Stress is not a byword.

5 aspects for performance wellbeing

Anyone else feel like ‘stress’ has become a trophy-status?  A byword for high achievers, to show how ‘busy’ they are?

In the post lockdown era, it seems many organisations have surpassed the pre lockdown levels of work load, priorities and targets, resulting in greater number of conversations about ‘burnout’ and stress.

And chronic stress is of course detrimental and debilitating.  Not only to the individual – but crippling to the organisation too.  Today’s news headlines include the research that a third of UK doctors are planning to quit in the next five years.

It’s important that organisations take and promote responsibility for the prevention and mitigation of chronic stress. It’s neither solely the organisations, or the individual’s responsibility – it takes collective focus.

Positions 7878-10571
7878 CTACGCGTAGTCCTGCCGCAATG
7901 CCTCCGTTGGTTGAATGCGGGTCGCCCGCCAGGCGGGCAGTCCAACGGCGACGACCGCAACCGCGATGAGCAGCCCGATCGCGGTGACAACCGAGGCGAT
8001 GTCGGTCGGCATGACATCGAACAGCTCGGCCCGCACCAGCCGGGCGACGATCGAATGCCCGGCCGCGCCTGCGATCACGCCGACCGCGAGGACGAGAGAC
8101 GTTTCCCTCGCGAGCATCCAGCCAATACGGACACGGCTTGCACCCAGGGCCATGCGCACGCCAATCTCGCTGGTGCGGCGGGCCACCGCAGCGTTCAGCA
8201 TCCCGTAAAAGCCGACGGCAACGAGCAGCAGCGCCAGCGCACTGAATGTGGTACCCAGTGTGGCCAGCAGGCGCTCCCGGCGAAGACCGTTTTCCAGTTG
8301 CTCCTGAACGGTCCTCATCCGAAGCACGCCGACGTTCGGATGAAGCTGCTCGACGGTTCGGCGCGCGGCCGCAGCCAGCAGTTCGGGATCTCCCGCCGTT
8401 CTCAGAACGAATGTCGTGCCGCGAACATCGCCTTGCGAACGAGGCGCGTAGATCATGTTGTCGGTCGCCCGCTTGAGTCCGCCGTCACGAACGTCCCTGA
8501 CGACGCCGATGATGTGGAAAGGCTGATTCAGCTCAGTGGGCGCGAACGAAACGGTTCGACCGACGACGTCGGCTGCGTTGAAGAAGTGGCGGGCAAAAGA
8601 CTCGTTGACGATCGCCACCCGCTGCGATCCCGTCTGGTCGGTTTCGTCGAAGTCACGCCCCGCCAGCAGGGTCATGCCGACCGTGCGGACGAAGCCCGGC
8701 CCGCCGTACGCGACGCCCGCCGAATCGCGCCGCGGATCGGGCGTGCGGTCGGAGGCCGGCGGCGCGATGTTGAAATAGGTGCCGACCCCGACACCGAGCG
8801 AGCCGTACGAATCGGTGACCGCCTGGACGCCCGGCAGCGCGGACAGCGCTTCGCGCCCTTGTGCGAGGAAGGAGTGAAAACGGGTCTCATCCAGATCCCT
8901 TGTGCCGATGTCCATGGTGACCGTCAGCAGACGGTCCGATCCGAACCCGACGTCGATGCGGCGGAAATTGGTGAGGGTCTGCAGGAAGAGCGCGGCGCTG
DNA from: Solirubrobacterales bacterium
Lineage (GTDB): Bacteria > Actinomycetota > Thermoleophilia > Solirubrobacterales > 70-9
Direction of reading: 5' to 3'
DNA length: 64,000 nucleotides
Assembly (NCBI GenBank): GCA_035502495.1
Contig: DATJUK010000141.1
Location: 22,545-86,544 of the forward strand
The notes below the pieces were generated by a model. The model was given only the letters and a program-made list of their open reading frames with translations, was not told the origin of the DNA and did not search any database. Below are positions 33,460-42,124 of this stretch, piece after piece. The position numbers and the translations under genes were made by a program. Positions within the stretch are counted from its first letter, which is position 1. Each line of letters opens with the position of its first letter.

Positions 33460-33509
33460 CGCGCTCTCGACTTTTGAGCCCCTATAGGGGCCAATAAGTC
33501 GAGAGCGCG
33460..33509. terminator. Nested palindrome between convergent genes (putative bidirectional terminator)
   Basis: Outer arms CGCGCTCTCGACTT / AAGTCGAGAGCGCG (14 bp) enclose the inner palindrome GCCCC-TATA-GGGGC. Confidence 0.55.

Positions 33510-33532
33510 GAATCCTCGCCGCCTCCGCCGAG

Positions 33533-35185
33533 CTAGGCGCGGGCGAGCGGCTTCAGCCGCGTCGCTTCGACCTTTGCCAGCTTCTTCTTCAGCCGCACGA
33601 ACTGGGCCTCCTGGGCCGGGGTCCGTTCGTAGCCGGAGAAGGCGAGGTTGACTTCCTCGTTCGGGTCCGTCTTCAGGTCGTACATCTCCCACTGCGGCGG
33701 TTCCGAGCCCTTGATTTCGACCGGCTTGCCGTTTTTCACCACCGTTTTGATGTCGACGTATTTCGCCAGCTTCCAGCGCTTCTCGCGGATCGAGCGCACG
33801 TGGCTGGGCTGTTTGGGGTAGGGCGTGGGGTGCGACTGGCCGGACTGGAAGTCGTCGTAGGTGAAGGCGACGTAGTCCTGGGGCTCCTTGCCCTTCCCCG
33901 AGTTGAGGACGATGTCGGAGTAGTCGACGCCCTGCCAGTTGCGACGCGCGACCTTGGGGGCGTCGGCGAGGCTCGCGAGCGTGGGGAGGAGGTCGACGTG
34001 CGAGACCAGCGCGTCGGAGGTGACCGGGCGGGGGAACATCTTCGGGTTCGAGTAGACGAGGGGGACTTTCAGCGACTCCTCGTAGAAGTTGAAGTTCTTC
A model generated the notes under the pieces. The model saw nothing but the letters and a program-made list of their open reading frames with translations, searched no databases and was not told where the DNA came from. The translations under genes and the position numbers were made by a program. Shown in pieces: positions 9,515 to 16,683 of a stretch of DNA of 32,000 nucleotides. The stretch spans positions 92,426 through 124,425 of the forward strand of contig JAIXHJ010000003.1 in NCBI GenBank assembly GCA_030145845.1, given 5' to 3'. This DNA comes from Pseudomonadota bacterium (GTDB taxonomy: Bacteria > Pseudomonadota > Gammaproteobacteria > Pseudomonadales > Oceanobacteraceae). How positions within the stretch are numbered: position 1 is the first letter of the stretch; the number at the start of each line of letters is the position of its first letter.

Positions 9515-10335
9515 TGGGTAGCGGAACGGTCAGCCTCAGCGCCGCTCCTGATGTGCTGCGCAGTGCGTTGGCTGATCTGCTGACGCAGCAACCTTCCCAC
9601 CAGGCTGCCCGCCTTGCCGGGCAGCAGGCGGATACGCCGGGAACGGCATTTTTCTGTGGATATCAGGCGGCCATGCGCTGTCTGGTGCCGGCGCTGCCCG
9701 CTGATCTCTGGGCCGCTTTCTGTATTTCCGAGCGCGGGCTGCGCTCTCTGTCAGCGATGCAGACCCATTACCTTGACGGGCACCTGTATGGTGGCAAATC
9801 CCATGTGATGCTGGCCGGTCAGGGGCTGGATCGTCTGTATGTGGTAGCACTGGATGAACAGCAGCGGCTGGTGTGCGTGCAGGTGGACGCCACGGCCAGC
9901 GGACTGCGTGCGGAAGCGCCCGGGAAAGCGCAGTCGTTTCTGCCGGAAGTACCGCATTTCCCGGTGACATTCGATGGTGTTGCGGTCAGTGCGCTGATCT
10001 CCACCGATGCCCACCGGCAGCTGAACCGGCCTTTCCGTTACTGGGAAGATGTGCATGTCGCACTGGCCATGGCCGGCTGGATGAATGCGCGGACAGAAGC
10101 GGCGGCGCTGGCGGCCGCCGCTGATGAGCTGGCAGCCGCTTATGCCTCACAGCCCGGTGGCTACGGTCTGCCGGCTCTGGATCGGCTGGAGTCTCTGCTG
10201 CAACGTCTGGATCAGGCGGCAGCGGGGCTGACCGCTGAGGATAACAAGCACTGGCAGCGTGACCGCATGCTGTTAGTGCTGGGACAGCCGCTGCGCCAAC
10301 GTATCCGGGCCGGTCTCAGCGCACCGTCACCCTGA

We know Mental Agility, with resilience at it’s heart, gives each individual greater ability to manage the challenges of work load, changing context and stretching targets.

But we also need to culturally address the ‘cult of stress’… the perceived glory of working 70 + hour weeks, the days full of back to back zoom calls with no time for a cup of coffee  – and the appropriation of the word ‘stressed’ when we mean ‘over stretched’, ‘time poor’ or ‘unclear on my focus’.

As leaders, we have the dual-hat responsibility of role modelling stress awareness and management for others, as well as for creating the culture in which stress is appropriately viewed and managed in a frame of Performance Wellbeing.

Leading Edge Performance Wellbeing framework (c)


Stress is a very real danger to the health of teams and ultimately to our organisation.   It’s detrimental to our individual and collective performance, and needs an intentional shared focus to tackle the systemic factors that enable it.  But it’s also too serious to be a badge of honour, or a byword.    Challenge yourself to find a better word for your emotional state, one that will enable you to elicit more control over it’s causes.





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Michaela Weller

Director, Brand & Offer

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